Here’s what caught our attention on Tuesday:
1. EOH results
Technology group EOH is reporting a headline loss per share of 1 681 cents and a loss per share of 2 995 cents for the year ended July 31, 2019. The company’s revenue decreased by 2.6% to R11.79 billion and its net asset value fell by 68% to R1.95 billion for the period. EOH CEO Stephen van Coller says the company faced tough conditions during the period but remains focused on cleaning up the business from both a governance and financial perspective. No dividend is being declared for both the 2018 and 2019 periods.
2. Discovery Health’s top plans falling out of favour
At least 22% of the base of Discovery Health’s three top tier plans have disappeared over the past five years. According to Moneyweb, the three top plans, including the Executive, Comprehensive Series and Priority plans have seen declines. Despite the trend Discovery’s overall client base continues to grow.
3. How do SA’s provinces rank?
Gauteng and the Western Cape are the only provinces in South Africa with an above-average rating in terms of being able to cater for the social and environmental needs of the people who live there. According to the Social Progress Index, Gauteng is ranked at number one after scoring high for access to water and sanitation, inclusiveness and basic education. This was followed by the Western Cape. Other provinces including Limpopo and the Eastern Cape ranked poorly for their access to basic education, while Mpumalanga ranked worst for the state of environmental quality.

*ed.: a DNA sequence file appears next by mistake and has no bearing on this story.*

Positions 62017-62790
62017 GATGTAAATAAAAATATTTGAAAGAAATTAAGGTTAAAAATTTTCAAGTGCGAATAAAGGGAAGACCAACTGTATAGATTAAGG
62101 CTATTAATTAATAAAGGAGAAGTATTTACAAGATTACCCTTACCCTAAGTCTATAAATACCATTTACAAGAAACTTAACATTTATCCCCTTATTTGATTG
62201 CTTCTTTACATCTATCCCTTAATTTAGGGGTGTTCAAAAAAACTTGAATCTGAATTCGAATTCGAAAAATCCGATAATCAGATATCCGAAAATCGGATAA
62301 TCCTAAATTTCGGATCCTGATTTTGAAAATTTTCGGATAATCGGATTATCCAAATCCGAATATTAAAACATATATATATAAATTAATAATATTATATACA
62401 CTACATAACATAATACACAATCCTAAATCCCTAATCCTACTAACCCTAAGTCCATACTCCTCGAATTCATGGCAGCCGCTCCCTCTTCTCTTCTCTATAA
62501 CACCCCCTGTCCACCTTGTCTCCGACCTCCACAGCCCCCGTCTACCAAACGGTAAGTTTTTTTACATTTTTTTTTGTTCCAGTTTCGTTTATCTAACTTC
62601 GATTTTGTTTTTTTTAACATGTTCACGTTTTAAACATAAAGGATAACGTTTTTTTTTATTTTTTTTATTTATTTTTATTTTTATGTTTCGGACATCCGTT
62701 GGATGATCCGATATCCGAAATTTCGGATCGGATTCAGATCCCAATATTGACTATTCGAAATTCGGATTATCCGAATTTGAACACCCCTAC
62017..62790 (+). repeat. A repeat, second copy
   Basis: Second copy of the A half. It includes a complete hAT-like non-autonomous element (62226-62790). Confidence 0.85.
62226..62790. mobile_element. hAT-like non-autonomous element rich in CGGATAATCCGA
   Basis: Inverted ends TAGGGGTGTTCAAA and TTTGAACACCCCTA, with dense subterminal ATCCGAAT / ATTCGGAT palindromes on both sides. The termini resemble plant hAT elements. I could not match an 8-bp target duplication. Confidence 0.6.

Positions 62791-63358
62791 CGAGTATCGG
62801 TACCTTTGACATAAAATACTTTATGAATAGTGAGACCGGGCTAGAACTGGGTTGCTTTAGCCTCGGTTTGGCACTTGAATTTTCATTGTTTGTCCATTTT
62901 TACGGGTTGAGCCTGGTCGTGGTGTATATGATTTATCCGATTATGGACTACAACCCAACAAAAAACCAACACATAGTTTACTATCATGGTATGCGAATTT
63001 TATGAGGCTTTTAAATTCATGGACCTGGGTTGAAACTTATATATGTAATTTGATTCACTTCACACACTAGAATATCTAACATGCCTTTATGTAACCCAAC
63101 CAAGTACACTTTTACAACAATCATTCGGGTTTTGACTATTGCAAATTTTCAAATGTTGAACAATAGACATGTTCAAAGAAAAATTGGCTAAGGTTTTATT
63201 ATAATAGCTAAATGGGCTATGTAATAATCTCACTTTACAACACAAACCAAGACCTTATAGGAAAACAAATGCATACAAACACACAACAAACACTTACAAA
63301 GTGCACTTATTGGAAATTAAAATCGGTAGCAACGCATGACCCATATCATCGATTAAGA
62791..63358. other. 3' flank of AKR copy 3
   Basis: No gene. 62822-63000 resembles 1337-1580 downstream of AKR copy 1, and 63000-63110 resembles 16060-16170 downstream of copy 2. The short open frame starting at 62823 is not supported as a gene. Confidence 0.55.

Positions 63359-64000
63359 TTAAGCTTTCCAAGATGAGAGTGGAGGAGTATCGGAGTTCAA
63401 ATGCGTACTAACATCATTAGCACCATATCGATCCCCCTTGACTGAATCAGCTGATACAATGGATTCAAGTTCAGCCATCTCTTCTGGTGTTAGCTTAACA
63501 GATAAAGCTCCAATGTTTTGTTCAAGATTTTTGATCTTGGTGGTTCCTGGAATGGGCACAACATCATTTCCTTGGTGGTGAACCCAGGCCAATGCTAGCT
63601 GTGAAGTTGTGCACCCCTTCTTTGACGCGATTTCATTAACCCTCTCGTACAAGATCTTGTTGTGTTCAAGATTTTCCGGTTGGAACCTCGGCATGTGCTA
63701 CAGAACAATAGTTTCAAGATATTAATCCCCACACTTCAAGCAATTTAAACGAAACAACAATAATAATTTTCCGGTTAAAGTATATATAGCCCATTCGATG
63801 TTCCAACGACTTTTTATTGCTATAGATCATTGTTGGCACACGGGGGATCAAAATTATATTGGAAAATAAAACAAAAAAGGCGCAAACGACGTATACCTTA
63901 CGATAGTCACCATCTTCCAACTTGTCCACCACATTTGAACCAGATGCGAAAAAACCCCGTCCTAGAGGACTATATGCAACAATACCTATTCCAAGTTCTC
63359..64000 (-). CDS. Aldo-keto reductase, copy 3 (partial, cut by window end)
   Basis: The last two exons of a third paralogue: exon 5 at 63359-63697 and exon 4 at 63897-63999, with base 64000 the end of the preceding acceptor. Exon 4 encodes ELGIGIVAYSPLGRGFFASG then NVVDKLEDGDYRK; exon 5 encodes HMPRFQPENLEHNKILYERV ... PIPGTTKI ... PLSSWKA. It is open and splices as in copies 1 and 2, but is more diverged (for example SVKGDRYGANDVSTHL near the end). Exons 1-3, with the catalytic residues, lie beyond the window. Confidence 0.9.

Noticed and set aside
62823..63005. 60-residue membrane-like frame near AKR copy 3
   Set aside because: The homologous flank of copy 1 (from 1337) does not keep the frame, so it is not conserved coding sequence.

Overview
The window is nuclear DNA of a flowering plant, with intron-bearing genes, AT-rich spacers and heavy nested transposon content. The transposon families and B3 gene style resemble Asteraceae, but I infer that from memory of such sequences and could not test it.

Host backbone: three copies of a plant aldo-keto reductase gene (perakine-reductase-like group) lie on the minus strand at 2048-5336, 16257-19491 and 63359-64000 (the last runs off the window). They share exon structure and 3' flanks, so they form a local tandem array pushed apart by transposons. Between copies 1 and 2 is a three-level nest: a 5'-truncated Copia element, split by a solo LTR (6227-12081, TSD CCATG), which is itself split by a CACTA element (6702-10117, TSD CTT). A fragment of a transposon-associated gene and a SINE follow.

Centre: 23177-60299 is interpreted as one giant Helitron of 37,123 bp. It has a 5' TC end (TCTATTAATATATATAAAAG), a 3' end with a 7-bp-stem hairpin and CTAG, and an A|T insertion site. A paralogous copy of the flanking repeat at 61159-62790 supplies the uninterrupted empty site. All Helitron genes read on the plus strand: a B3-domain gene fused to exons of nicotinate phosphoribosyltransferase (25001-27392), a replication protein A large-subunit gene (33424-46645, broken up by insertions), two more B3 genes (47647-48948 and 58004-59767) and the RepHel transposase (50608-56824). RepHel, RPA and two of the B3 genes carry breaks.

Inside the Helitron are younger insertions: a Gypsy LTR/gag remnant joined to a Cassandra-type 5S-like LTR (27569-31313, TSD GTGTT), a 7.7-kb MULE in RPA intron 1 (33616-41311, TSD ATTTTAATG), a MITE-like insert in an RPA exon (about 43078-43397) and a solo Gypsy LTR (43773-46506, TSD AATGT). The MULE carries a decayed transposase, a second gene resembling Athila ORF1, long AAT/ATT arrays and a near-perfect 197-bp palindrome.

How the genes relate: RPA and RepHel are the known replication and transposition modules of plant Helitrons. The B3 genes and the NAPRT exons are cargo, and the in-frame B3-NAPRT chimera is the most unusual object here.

4. Sasol delays release of results again
Sasol issued an announcement on Tuesday, notifying shareholders of a further delay to the release of its financial results for the year ended June 30, 2019. The company says this is to allow for the completion of the independent review commissioned by the company’s board. Sasol says the board will make an announcement on the changes in due course and it expects to release its annual results on October 28, 2019.
5. SAA in talks with potential partners
South Africa’s debt-laden airline, South African Airways is in talks with a number of potential partners. President Cyril Ramaphosa was speaking at an Africa conference in London on Monday and told the Financial Times that SAA is open to the participation of the private sector, especially since the airline has heavily relied on bailouts to stay afloat in the past.